Sadness. 

Worry.

Guilt.

Good old fashioned fear.

Heartbreak.

When the difficult is present, name it. So with the body relaxed as much as it can, see if you can notice how you are feeling. What is here to be named? And name it.

Confusion.

Doubt.

Anger.

Numbness.

The feeling of not being sure.

Name what is happening.

We are in a moment when it is entirely natural, indeed expected, to have difficult emotions take center stage. And the act of naming the difficult, bringing just a sliver of awareness, can diffuse its power to stick around. It’s ok to feel how you’re feeling. In fact it’s essential. And remember that when you are aware of what is happening within you, then there is mindfulness.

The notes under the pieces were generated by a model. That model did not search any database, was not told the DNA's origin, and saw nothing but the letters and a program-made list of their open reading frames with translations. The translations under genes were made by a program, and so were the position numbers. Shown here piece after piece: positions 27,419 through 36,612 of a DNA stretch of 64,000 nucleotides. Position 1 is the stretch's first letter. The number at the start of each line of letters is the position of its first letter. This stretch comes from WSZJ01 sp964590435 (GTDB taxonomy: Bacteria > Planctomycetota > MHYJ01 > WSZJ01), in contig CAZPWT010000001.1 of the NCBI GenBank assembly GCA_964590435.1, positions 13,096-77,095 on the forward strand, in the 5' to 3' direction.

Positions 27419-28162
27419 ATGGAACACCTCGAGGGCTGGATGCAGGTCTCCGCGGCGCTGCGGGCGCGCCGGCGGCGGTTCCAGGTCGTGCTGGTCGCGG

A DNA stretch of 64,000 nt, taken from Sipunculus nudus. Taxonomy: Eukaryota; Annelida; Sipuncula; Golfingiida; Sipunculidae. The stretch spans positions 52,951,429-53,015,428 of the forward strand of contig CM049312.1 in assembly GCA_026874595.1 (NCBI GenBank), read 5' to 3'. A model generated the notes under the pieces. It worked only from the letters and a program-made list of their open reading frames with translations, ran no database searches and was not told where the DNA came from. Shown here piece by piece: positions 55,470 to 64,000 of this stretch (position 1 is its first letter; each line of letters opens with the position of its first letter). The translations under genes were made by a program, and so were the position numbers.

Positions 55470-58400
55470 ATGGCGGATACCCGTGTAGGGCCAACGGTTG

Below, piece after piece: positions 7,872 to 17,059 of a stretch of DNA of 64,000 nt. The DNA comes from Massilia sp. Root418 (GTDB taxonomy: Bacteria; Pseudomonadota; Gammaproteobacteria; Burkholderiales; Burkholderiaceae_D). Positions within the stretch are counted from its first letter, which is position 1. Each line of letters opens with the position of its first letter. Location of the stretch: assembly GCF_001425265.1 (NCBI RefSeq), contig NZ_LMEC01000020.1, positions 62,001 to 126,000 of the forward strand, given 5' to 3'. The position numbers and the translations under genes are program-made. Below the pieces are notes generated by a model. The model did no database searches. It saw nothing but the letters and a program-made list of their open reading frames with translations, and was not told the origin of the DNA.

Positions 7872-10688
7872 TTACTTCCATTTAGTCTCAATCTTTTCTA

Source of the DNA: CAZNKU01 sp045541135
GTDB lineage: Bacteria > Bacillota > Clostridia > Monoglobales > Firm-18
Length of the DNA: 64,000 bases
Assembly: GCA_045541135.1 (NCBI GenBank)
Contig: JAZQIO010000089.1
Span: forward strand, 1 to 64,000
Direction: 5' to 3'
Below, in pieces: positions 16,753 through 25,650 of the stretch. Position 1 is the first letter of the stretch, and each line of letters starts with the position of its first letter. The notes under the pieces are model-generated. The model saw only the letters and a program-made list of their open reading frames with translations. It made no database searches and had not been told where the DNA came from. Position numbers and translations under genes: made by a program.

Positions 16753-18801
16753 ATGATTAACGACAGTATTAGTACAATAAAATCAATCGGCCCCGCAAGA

The third story I want to share is one of appreciation. When I’m not hosting Meditative Story, I work for the National Health Service here in Scotland, making technology for clinicians, care workers, and citizens. 

And in our team we have a group of doctors who spend some of their time with us and the rest in their regular practice. And right now they are all on the front-line. As are my sister and brother-in-law down in England. She’s a kidney specialist and her husband, an anesthetist. 

So I hear on a daily basis about the incredible work and sacrifices they and their colleagues are making to serve us: 12 hour shifts. Night shifts, my sister’s first in seven years. Fears around their own health and that of colleagues. Their young daughters in makeshift schools. The girls upset and confused as to what is happening.